Indonesian minister urges men to help push down maternal mortality rates

Indonesian Health Minister Nafsiah Mboi.
PHOTO: Indonesian minister urges men to help push down maternal mortality rates

Boyfriends, husbands and male elders should play a larger role in preventing deaths related to pregnancy and birth, a minister has said.

Health Minister Nafsiah Mboi said the role of men should be central in pregnancy and childbirth-related death prevention, as data has shown Indonesia's maternal mortality rate was increasing despite fairly high economic growth.

"Have we made enough efforts to promote men's role in the protection and respect paid to women's needs regarding, for instance, the timing between pregnancies and determining the number of wanted pregnancies?" Nafsiah said in her remarks at a public dialogue on ending poverty on Monday.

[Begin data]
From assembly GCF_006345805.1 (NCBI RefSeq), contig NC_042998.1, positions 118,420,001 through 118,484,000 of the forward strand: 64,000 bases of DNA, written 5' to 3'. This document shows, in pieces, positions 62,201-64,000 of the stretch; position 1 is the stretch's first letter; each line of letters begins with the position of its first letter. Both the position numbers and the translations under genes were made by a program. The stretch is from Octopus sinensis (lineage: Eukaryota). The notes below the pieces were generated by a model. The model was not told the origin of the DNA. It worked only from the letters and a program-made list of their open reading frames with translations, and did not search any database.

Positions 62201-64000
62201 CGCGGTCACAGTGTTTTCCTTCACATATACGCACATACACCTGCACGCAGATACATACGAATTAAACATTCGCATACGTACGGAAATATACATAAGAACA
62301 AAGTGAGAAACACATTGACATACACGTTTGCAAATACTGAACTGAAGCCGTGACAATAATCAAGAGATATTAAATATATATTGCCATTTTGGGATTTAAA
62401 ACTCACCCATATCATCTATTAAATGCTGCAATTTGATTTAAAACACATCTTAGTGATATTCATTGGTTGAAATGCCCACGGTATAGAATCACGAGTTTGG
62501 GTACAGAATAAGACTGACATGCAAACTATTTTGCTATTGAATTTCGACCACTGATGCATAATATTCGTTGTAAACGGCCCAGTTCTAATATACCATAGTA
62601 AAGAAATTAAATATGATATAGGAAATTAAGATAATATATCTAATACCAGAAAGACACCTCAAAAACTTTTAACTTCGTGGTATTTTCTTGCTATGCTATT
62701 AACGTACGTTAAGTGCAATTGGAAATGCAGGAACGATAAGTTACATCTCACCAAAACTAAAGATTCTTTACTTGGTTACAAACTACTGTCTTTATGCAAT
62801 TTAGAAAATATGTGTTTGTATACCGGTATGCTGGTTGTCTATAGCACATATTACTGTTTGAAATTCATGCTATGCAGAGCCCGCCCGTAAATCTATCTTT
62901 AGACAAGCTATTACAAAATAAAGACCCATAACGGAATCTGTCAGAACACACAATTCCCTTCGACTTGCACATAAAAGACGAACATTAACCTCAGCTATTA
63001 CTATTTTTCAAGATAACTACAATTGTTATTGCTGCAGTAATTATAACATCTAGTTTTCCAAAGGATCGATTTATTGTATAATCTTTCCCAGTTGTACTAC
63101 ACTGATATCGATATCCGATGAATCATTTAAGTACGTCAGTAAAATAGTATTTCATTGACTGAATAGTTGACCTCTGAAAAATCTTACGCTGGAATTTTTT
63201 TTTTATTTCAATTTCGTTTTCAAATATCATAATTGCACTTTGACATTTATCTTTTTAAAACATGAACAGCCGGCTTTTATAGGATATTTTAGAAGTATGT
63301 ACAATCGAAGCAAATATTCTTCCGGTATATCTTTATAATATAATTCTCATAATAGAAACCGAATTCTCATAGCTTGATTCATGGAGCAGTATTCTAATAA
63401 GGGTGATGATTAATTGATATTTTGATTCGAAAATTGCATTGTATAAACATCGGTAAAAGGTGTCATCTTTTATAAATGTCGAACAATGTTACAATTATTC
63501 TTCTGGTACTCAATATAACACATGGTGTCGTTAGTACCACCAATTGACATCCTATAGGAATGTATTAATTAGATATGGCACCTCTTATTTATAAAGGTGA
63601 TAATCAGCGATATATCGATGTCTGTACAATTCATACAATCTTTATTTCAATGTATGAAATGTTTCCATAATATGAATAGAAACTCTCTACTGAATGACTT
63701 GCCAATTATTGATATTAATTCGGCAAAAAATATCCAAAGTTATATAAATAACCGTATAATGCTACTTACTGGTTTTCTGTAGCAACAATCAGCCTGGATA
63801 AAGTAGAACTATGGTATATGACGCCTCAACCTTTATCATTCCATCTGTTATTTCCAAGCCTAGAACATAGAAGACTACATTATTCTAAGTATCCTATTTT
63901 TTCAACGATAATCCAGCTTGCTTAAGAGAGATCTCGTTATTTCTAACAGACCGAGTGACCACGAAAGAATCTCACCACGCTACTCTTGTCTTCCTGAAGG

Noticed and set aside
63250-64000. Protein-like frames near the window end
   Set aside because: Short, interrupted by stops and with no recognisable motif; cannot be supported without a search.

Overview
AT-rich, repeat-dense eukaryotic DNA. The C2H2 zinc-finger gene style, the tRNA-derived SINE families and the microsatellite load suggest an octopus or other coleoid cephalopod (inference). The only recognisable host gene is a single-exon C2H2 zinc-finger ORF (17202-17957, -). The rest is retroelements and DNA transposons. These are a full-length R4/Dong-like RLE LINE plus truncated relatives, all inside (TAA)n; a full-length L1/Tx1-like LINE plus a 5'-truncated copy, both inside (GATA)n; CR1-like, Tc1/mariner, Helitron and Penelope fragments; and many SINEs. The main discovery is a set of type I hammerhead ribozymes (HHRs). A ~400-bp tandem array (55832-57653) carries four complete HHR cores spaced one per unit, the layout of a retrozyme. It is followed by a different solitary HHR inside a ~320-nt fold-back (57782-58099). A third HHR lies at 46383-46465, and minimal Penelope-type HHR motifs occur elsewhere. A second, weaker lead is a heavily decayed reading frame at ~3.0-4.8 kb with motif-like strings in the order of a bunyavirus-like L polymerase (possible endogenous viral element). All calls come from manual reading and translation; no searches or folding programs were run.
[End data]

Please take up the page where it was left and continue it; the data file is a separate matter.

In 1994, Indonesia joined a world commitment to ensure male and female reproductive rights at a population conference in Cairo.

However, health experts have noted that among the country's 359 deaths for every 100,000 live births, several come from complications in pregnancy among women who may be too young or too old to be pregnant, or have had too many children, or were pregnant following a recent delivery.

Men should also make a public stand that sexual relations with minors under 18 is a crime, the minister said, given that teenage pregnancy among married and unmarried girls still occurred.

Activists are pushing for the judicial review of the 1974 Marriage Law, so as to increase the legal marriage age for females from 16 to 19.

Monday's talks were held by Kapal Perempuan or the Women's Ship Institute, which focuses on empowering women, and involved local female leaders mainly from eastern Indonesia.

Kapal's executive director, Missiyah, said attempts to overcome poverty had yet to improve conditions for millions of women.

Loans to assist poor women "have been exhausted for consumption and other basic needs like education and health," Missiyah said.

Her assessment was based on monitoring of government loans for women in 16 villages across South Sulawesi, West Sulawesi and West and East Nusa Tenggara by women recruited for Kapal's community-based gender audit programme over the past three years.